*** The Space Amish are one town of a few hundred, maybe a few thousand. On a planet all to themselves. Why did nobody in the Federation say to the facemelts, "Why can't you just settle in the other hemisphere and leave them alone?" This is a widely recognized plot hole (I've seen it on the internet in two independent places).

to:

*** The Space Amish are one town of a few hundred, maybe a few thousand. On a planet all to themselves. Why did nobody in the Federation say to the facemelts, face melts, "Why can't you just settle in the other hemisphere and leave them alone?" This is a widely recognized plot hole (I've seen it on the internet in two independent places).



*** Not that ''Insurrection'' doesn't have one badly overwritted, tangled-up mess of an aesop, but the people living on the planet were colonists and, if I remember right, they'd only been on that planet for a hundred years or so. Maybe the Federation had already charted and claimed it back in the early days, and they just didn't make a fuss about the Space Amish who came along in the meantime until the planet became important. Maybe they'd been quietly debating what to do about that situation for years, and using the research teams to keep tabs on things in the meantime, until the magic radiation discovery turned it into a pressing issue.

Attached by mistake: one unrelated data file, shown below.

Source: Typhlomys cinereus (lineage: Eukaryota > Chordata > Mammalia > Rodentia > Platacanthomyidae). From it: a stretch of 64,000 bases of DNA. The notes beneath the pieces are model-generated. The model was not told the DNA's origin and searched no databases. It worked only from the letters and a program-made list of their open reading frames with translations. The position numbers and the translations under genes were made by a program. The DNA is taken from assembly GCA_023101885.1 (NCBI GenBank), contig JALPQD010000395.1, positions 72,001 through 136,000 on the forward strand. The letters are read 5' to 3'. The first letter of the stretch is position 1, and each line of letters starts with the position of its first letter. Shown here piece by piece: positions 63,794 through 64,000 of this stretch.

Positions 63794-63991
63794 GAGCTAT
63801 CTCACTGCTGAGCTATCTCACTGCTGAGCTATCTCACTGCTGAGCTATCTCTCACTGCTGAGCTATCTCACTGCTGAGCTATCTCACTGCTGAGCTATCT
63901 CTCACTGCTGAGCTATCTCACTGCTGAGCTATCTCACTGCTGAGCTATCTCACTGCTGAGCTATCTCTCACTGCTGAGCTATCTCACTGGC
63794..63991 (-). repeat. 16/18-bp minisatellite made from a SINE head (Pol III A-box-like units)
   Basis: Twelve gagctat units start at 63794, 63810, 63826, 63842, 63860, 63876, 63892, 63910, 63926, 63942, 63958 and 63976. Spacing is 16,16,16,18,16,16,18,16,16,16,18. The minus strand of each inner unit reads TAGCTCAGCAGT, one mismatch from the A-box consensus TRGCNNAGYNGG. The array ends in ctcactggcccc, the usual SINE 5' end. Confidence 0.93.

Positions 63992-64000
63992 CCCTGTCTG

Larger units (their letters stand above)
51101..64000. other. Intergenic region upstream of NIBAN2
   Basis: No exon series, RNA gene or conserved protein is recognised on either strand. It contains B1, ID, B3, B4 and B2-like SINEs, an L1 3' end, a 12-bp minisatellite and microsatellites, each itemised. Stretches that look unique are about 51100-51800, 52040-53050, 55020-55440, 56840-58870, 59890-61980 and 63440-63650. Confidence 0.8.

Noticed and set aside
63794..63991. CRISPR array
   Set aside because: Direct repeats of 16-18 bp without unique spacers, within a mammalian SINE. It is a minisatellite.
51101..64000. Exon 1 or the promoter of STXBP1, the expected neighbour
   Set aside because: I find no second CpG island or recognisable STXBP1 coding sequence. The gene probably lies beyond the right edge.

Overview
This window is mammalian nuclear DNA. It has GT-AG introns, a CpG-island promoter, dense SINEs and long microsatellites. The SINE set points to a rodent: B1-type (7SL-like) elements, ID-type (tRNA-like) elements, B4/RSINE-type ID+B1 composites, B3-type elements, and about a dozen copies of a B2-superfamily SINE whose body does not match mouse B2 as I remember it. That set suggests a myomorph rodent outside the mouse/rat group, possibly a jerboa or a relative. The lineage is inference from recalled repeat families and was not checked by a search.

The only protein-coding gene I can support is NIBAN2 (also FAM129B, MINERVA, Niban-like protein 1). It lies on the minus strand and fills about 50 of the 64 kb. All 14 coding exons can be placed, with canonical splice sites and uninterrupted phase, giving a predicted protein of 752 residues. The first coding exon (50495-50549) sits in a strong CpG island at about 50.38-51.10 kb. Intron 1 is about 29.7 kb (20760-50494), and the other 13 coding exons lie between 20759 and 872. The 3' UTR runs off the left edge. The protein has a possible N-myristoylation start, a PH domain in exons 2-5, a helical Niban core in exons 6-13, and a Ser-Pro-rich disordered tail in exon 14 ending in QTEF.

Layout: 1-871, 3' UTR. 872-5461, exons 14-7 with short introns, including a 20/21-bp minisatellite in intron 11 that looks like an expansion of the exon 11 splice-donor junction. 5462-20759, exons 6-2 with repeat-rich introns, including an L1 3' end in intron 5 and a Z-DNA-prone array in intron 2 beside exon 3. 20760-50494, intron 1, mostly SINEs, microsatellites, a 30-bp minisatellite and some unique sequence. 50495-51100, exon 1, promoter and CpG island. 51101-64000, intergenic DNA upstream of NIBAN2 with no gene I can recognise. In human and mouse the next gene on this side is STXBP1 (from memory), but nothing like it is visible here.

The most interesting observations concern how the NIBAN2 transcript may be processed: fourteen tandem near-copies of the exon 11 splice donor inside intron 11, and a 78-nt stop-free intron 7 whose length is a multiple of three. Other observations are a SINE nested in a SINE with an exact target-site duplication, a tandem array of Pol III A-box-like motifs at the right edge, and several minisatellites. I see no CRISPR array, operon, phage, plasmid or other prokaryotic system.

to:

*** Not that ''Insurrection'' doesn't have one badly overwritted, overwritten, tangled-up mess of an aesop, Aesop, but the people living on the planet were colonists and, if I remember right, they'd only been on that planet for a hundred years or so. Maybe the Federation had already charted and claimed it back in the early days, and they just didn't make a fuss about the Space Amish who came along in the meantime until the planet became important. Maybe they'd been quietly debating what to do about that situation for years, and using the research teams to keep tabs on things in the meantime, until the magic radiation discovery turned it into a pressing issue.